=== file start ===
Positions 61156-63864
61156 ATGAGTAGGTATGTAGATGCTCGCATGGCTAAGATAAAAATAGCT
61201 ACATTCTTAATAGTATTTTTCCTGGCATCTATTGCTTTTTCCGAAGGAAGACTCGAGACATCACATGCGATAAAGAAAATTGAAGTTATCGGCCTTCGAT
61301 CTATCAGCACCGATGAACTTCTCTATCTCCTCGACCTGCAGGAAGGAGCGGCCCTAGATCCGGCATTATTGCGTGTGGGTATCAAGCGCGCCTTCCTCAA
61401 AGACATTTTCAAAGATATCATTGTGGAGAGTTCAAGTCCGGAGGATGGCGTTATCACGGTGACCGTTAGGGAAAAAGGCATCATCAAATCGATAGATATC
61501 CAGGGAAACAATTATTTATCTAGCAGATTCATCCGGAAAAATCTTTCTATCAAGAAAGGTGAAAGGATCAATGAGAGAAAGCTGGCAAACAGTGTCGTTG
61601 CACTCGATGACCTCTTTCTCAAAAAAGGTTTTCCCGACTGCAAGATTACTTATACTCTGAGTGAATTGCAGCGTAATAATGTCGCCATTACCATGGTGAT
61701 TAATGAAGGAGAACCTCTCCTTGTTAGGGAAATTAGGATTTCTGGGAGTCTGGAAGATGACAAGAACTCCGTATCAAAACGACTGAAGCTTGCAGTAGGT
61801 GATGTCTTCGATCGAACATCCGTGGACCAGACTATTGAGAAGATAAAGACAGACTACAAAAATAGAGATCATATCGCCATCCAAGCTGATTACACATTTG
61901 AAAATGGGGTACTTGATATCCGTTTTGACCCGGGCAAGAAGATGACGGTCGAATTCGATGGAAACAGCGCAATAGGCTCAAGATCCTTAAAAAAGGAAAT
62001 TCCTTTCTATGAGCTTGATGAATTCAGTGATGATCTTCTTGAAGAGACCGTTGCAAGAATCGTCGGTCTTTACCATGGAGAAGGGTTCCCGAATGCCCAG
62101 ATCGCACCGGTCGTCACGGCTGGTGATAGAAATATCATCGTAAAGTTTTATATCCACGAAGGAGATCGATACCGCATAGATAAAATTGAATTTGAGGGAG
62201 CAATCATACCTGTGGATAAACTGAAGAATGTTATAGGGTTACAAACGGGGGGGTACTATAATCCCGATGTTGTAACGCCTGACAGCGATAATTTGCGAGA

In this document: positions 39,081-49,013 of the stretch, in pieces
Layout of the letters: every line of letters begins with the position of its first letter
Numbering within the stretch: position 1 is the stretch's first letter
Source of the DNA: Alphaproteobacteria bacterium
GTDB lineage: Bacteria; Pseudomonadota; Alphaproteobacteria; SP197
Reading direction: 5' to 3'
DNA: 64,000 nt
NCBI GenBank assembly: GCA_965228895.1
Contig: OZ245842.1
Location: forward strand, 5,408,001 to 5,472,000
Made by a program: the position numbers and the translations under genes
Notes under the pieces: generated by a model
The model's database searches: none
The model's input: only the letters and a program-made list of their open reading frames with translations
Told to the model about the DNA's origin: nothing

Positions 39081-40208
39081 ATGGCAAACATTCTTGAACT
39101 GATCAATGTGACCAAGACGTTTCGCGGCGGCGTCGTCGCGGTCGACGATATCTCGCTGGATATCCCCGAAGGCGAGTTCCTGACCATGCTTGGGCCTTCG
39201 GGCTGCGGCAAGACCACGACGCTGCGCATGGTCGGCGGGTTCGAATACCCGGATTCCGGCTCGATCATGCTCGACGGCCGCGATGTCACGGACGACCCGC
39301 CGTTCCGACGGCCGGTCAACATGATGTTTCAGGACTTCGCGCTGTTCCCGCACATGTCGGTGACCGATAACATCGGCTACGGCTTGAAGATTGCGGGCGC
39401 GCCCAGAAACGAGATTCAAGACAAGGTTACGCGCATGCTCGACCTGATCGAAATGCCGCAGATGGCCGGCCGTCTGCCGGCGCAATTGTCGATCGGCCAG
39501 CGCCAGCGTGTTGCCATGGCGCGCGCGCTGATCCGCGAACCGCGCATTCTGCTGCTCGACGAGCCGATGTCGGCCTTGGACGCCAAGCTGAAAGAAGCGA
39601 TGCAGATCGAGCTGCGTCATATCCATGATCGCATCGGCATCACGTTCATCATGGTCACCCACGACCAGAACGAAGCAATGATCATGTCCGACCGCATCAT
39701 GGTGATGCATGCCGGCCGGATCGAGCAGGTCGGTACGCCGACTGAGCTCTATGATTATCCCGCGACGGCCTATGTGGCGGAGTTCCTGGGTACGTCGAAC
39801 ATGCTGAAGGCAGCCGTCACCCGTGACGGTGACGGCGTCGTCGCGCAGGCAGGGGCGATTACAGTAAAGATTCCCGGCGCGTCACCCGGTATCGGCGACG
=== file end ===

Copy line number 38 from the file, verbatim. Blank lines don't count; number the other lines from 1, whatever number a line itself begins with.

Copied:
39801 ATGCTGAAGGCAGCCGTCACCCGTGACGGTGACGGCGTCGTCGCGCAGGCAGGGGCGATTACAGTAAAGATTCCCGGCGCGTCACCCGGTATCGGCGACG